** Issue #4-5 of ''The Batman Adventures'' makes the Scarecrow ''way'' more sympathetic than he ever was in the actual show, using his CurseOfBabel plot not just for extortion, but to remind Gotham to not take education and literacy for granted (his methodology is also out of the ordinary; later writers would probably have given such a scheme to the Mad Hatter).
** Issue #7 does the same to Killer Croc. Cartoon depiction: a cold-blooded sociopath already guilty of several murders before Batman ever heard of him. Comic depiction: a morally-ambiguous underground wrestler whom Batman lets off with a warning.
16th Jun '17 6:40:33 AM luiz4200
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* FunWithAcronyms: A fan letter published at Issue #16 has "'''B'''atman '''A'''dventures - '''T'''errific covers '''M'''agnificent '''A'''rtwork '''N'''ever '''A D'''ull moment '''V'''ery '''E'''xciting '''N'''ew stories '''T'''he '''U'''ltimate '''R'''endition of '''E'''veryone's favorite '''S'''uperhero. '''I S'''alute you!!! '''#1'''
10th Jun '17 5:00:12 PM luiz4200
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** In ''The Batman Adventures'' #12, there's a building named Moulton Towers. Moulton is the middle name of William Moulton Marston, who created ''Franchise/WonderWoman''. Bonus point because the story is focused on female characters.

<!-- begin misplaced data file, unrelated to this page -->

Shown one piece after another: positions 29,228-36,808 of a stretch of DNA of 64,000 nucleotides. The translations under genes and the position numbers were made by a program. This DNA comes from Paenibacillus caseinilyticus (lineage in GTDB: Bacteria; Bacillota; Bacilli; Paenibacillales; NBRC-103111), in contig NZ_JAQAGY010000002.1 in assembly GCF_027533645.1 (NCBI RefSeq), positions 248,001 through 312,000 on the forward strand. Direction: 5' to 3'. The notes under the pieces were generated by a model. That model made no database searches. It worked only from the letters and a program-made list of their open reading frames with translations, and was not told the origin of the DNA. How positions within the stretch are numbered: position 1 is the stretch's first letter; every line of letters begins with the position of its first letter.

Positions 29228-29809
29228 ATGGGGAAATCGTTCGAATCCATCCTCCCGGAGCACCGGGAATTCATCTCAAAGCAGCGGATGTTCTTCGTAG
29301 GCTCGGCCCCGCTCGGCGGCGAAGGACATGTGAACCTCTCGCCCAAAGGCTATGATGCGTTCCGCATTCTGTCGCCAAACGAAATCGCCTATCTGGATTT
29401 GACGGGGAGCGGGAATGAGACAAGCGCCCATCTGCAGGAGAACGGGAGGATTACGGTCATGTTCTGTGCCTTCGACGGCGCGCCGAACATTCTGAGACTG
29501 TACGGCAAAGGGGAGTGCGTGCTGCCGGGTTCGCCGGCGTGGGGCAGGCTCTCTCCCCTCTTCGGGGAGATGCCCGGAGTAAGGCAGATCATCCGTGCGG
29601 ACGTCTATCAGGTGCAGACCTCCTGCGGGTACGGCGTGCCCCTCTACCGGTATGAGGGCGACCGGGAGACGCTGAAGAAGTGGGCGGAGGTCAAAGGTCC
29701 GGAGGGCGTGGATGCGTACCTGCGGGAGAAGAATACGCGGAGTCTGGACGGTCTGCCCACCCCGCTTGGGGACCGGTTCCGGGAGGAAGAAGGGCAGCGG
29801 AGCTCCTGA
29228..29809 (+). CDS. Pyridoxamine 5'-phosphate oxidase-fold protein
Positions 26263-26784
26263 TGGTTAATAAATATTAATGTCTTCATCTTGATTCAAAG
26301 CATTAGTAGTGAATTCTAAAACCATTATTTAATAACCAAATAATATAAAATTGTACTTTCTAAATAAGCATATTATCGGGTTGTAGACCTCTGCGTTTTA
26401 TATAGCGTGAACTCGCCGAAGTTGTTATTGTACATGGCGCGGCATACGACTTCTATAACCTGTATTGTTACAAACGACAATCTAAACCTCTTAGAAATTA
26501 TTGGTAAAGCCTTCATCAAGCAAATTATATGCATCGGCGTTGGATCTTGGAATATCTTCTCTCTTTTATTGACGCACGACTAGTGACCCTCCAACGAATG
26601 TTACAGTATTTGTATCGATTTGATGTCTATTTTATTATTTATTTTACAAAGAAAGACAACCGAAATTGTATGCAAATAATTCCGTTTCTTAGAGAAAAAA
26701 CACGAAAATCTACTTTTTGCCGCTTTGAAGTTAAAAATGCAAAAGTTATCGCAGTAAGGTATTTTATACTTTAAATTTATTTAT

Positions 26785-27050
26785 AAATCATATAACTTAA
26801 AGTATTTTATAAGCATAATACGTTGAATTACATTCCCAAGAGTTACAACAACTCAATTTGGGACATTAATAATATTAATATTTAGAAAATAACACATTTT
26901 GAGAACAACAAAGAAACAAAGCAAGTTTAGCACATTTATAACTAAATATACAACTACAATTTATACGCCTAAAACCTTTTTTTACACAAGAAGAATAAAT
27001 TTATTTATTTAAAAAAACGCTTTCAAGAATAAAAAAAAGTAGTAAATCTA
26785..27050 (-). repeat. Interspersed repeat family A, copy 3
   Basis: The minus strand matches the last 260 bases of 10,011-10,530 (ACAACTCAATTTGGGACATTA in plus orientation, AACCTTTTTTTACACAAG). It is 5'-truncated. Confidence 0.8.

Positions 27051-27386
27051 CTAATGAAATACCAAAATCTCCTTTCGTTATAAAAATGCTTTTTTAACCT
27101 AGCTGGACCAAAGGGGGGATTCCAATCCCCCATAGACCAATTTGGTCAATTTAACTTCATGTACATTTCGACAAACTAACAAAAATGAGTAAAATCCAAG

8th Jun '17 11:29:59 AM luiz4200
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* MistakenForOwnMurderer: [[DownplayedTrope Downplayed.]] In Issue #8, Summer Gleeson is supposed to have a date with a man who, unbeknownst to her, was Clayface under a disguise but arrives on time to see Clayface being arrested and wonders what happened to her date.
-->'''Summer:''' I was supposed to meet somebody here. Tall, blond... handsome. But I don't see him anywhere. Did... that thing...
-->'''Batman:''' No, Miss Gleeson. The person you described... was never here.
8th Jun '17 5:53:47 AM luiz4200
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* MyGrandmaCanDoBetterThanYou: In issue #7, Killer Croc's manager tells him "my mutha slams better than that". Croc's adversary says he considers it "particularly painful".
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http://tvtropes.org/pmwiki/article_history.php?article=ComicBook.TheBatmanAdventures